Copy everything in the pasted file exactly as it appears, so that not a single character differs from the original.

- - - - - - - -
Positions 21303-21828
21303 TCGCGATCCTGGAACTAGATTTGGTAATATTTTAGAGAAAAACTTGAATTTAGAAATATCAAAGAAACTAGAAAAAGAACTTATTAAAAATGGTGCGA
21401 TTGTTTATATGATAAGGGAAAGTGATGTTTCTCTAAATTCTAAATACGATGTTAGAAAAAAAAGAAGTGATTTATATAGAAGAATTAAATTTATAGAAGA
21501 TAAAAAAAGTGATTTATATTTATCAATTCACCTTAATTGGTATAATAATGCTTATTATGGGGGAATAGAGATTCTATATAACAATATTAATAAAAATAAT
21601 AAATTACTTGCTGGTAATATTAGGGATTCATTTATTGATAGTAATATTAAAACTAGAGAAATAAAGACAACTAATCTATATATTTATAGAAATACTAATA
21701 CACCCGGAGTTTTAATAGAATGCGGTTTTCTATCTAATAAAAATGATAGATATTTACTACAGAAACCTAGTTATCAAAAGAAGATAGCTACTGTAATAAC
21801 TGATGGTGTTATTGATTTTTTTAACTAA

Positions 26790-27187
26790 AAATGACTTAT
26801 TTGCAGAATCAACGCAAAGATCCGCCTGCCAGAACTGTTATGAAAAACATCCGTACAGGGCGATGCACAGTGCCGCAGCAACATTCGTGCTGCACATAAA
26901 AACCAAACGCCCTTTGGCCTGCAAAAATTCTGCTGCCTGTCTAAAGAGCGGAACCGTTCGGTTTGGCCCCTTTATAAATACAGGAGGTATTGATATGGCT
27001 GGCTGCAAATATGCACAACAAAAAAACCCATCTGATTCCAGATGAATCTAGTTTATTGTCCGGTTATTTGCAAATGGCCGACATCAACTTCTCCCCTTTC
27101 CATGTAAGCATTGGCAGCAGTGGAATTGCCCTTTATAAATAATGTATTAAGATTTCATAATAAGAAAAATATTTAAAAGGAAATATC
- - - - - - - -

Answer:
Positions 21303-21828
21303 TCGCGATCCTGGAACTAGATTTGGTAATATTTTAGAGAAAAACTTGAATTTAGAAATATCAAAGAAACTAGAAAAAGAACTTATTAAAAATGGTGCGA
21401 TTGTTTATATGATAAGGGAAAGTGATGTTTCTCTAAATTCTAAATACGATGTTAGAAAAAAAAGAAGTGATTTATATAGAAGAATTAAATTTATAGAAGA
21501 TAAAAAAAGTGATTTATATTTATCAATTCACCTTAATTGGTATAATAATGCTTATTATGGGGGAATAGAGATTCTATATAACAATATTAATAAAAATAAT
21601 AAATTACTTGCTGGTAATATTAGGGATTCATTTATTGATAGTAATATTAAAACTAGAGAAATAAAGACAACTAATCTATATATTTATAGAAATACTAATA
21701 CACCCGGAGTTTTAATAGAATGCGGTTTTCTATCTAATAAAAATGATAGATATTTACTACAGAAACCTAGTTATCAAAAGAAGATAGCTACTGTAATAAC
21801 TGATGGTGTTATTGATTTTTTTAACTAA

Positions 26790-27187
26790 AAATGACTTAT
26801 TTGCAGAATCAACGCAAAGATCCGCCTGCCAGAACTGTTATGAAAAACATCCGTACAGGGCGATGCACAGTGCCGCAGCAACATTCGTGCTGCACATAAA
26901 AACCAAACGCCCTTTGGCCTGCAAAAATTCTGCTGCCTGTCTAAAGAGCGGAACCGTTCGGTTTGGCCCCTTTATAAATACAGGAGGTATTGATATGGCT
27001 GGCTGCAAATATGCACAACAAAAAAACCCATCTGATTCCAGATGAATCTAGTTTATTGTCCGGTTATTTGCAAATGGCCGACATCAACTTCTCCCCTTTC
27101 CATGTAAGCATTGGCAGCAGTGGAATTGCCCTTTATAAATAATGTATTAAGATTTCATAATAAGAAAAATATTTAAAAGGAAATATC